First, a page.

We now know that Mitt Romney paid $1.9 million in federal taxes on his 2011 income – an effective rate of 14.1%, when he could have legally paid less than 10%. Does this overpayment of taxes mean, by Romney’s own admission, that he is not qualified to become president?
The Republican presidential candidate … released his full tax return for 2011, which showed that he voluntarily paid more tax than required by reducing allowable deductions for charitable contributions. ….
Under questioning about his taxes this year, Mr Romney had said he would not be qualified to be president if he paid more taxes than were required.
“I don’t pay more than are legally due and frankly if I had paid more than are legally due, I don’t think I’d be qualified to become president,” he told ABC News in July.
Anna Fifield and Richard McGregor, “Romney releases tax return details“, Financial Times, 22 September 2012.
Elsewhere in the Financial Times, columnist Christopher Caldwell is troubled by another problem of Mitt Romney: “his detachment from sociological and electoral reality”.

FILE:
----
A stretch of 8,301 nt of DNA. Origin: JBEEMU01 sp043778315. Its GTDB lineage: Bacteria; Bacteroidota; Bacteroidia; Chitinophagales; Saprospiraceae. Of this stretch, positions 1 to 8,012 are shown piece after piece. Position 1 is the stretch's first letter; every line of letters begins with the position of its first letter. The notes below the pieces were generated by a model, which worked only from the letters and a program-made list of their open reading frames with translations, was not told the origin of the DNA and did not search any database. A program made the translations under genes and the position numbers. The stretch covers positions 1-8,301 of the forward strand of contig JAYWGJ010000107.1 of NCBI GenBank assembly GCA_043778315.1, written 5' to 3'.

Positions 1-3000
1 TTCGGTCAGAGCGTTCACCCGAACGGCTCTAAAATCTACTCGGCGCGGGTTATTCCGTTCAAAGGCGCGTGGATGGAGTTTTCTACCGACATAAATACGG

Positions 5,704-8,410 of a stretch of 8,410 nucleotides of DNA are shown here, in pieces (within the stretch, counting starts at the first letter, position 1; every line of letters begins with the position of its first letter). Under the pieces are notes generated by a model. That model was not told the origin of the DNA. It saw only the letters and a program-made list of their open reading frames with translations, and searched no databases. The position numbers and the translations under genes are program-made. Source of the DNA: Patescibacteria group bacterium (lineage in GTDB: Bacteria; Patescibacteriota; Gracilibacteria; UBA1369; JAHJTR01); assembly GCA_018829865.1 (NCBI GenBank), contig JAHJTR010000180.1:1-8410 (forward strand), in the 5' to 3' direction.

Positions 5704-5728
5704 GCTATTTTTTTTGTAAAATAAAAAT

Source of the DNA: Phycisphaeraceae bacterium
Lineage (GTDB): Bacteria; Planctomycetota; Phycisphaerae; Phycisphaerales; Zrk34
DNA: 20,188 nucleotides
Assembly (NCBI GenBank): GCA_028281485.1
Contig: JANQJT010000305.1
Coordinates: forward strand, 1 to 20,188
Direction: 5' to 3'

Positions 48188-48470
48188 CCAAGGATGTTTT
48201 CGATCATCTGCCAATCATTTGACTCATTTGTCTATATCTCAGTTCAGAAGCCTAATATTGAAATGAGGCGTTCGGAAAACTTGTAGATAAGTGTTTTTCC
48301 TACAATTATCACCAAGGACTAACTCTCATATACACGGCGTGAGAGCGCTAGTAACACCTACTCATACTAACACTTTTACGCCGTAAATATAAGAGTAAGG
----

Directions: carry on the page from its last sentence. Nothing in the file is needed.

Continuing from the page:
It is seldom that one ill-considered utterance costs an American presidential candidate the election – but it does happen. Gerald Ford, not Jimmy Carter, would have been president after 1976 had Ford not said, in the heat of a debate that autumn, that “there is no Soviet domination of eastern Europe and there never will be under a Ford administration”, and then repeated the assertion when the dumbstruck moderator asked if he hadn’t misunderstood.
In the same way, Mitt Romney’s remark about the 47 per cent of Americans who pay no income tax – that they will inevitably vote for Barack Obama because these are people “who are dependent on government, who believe that they are victims, who believe the government has a responsibility to care for them, who believe that they are entitled to healthcare, to food, to housing, to you name it” – may effectively have ended this year’s presidential campaign. ….
There is indeed an element of contempt in Mr Romney’s attitude towards the poor but a more disturbing problem is his detachment from sociological and electoral reality. He is wrong in his assumption that such voters are out of his reach. On the contrary, they are his base!
Christopher Caldwell, “Romney’s real problem is a detachment from reality“, Financial Times, 22 September 2012.
Christopher Caldwell (born 1962) is a senior editor at the Weekly Standard, an American neoconservative opinion magazine.